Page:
'Audience': Let There Be Lights, Camera, Action

By Desson Thomson
Washington Post Staff Writer
Friday, June 15, 2007

For Moses, it was the burning bush. For Jacob, it was the ladder. But for Richard Gazowsky, it was . . . a big-budget biblical epic about the life of Joseph, set in the future?

Yes. The 54-year-old San Francisco pastor claims to have seen enough heaven-sent images for a passel of prophets. There was the 60-megabyte computer chip he saw upon waking up one morning in 2002, which he used to design a new 70mm motion picture camera he calls the Abraham. Just the other day he saw a new invention for a digital shutter.

And with these visions, he says, he hears God's voice.

"He speaks in my voice, out of my head," says Gazowsky, a pudgy, amiable man whose gray-blue eyes sit benevolently behind frameless glasses. "I know it's not me because the words that come out are totally out of the blue for me. . . . It just happens and you can't explain it. It's just God."

When the big kahuna vision came, in 1999, Gazowsky was at a friend's house in Southern California. He saw the Earth covered in ice and God told him, "That's your movie story," and to base his film on the Book of Revelation and reach many people. Being God's servant -- Gazowsky is also pastor of Voice of Pentecost Church in San Francisco -- he rolled the cameras. Never mind that in 1995 God told him to launch a seven-station television network, leading him to sell his house, buy a former NBC soundstage and wind up bankrupt. Gazowsky is a believer -- and a doer.

And Gazowsky is the central subject of "Audience of One," Michael Jacobs's verite-style documentary that follows the pastor's Sisyphean bid to make "Gravity: The Shadow of Joseph." "Audience of One," which screens tonight at Silverdocs, the documentary film festival at the AFI Silver Theatre and Cultural Center, is hardly flattering, as it follows Gazowsky's crew to Alberobello, Italy, chronicling the disastrous results.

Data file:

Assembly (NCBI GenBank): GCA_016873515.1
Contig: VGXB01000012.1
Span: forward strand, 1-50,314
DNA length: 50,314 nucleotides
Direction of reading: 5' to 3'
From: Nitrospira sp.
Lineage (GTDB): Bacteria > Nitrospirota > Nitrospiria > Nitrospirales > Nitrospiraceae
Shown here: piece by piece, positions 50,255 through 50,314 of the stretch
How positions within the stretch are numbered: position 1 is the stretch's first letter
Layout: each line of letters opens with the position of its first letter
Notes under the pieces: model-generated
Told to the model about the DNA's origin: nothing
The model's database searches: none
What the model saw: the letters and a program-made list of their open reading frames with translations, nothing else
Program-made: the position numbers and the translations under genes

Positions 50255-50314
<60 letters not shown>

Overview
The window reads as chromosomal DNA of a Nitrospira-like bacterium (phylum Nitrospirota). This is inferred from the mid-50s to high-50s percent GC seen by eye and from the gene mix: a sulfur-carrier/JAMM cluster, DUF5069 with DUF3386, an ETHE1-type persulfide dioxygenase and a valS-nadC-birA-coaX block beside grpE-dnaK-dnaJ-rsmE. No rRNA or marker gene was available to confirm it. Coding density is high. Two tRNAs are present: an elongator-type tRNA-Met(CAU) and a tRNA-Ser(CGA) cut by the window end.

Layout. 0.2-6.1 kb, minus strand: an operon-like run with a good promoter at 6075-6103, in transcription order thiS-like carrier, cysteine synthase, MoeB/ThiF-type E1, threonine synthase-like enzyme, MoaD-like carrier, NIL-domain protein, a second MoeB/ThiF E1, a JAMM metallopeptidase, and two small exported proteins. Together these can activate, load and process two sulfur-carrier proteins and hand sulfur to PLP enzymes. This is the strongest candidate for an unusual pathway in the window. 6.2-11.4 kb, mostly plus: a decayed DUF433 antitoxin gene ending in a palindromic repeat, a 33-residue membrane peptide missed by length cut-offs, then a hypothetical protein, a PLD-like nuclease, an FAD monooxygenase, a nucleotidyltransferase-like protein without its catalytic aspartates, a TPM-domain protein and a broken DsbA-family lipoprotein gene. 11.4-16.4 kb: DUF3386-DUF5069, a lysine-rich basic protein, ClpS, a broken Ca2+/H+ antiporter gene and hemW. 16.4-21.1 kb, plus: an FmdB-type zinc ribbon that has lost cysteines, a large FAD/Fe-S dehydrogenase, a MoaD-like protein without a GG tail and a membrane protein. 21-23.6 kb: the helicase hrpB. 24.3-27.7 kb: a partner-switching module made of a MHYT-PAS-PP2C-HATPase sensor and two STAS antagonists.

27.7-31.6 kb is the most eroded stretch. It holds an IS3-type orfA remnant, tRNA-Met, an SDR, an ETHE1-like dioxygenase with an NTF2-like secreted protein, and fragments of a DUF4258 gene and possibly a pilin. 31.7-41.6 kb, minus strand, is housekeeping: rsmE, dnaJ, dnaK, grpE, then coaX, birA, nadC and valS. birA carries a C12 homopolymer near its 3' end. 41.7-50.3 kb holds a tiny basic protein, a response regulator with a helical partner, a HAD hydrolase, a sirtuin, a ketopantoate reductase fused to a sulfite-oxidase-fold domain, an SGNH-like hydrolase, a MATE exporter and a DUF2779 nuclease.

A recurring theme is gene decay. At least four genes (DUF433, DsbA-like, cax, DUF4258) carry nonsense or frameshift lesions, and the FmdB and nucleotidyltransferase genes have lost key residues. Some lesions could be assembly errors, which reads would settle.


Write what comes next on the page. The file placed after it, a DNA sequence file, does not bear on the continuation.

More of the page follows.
Everything seems to go wrong. The camera frequently jams. The Italian extras, often confused, complain. And Gazowsky returns home with only two shots. Back in San Francisco, he's ordered to leave a soundstage after three months for not paying the rent. Then the German financier for the movie pulls out (Gazowsky predicts the film will cost $200 million). Gazowsky, his family and church followers -- all production personnel -- are left weeping en masse.

Nonetheless, Gazowsky has come to attend tonight's screening. He gave Jacobs permission to film him, he says, because God had forbidden the pastor to promote his own film. So when Jacobs contacted Gazowsky, it seemed like part of God's will to greenlight the documentary.

"God warned us, 'It's going to be bad,' " says Gazowsky, referring to Jacobs's film. "He said, 'They're going to laugh at you. They're going to mock you. And you can't defend yourself.' "

"Audience of One," Jacobs's debut feature, won a special jury award at the SXSW Film Festival. But what does Gazowsky think of Jacobs's film? The pastor believes it was made to "make fun of Christians," yet considers it to be part of God's divine plan -- to test his character.

"God doesn't give away his treasures unless your character is correct," Gazowsky says, his black-sneakered feet fidgeting in a hummingbird blur. "That's what he's doing with me and my family. He's trying to develop in us the character of greatness."

Jacobs explains his motive in making the film like this: "I wanted to have fun with the folly of their filmmaking and the inexperience they brought to the table, but I was never there to make fun of Christianity. Whether you are a Christian, a Jew or Muslim, what you see is pretty unique, pretty silly and pretty strange, beautiful and terrifying all the same time. And that's what makes the film so rich for me."

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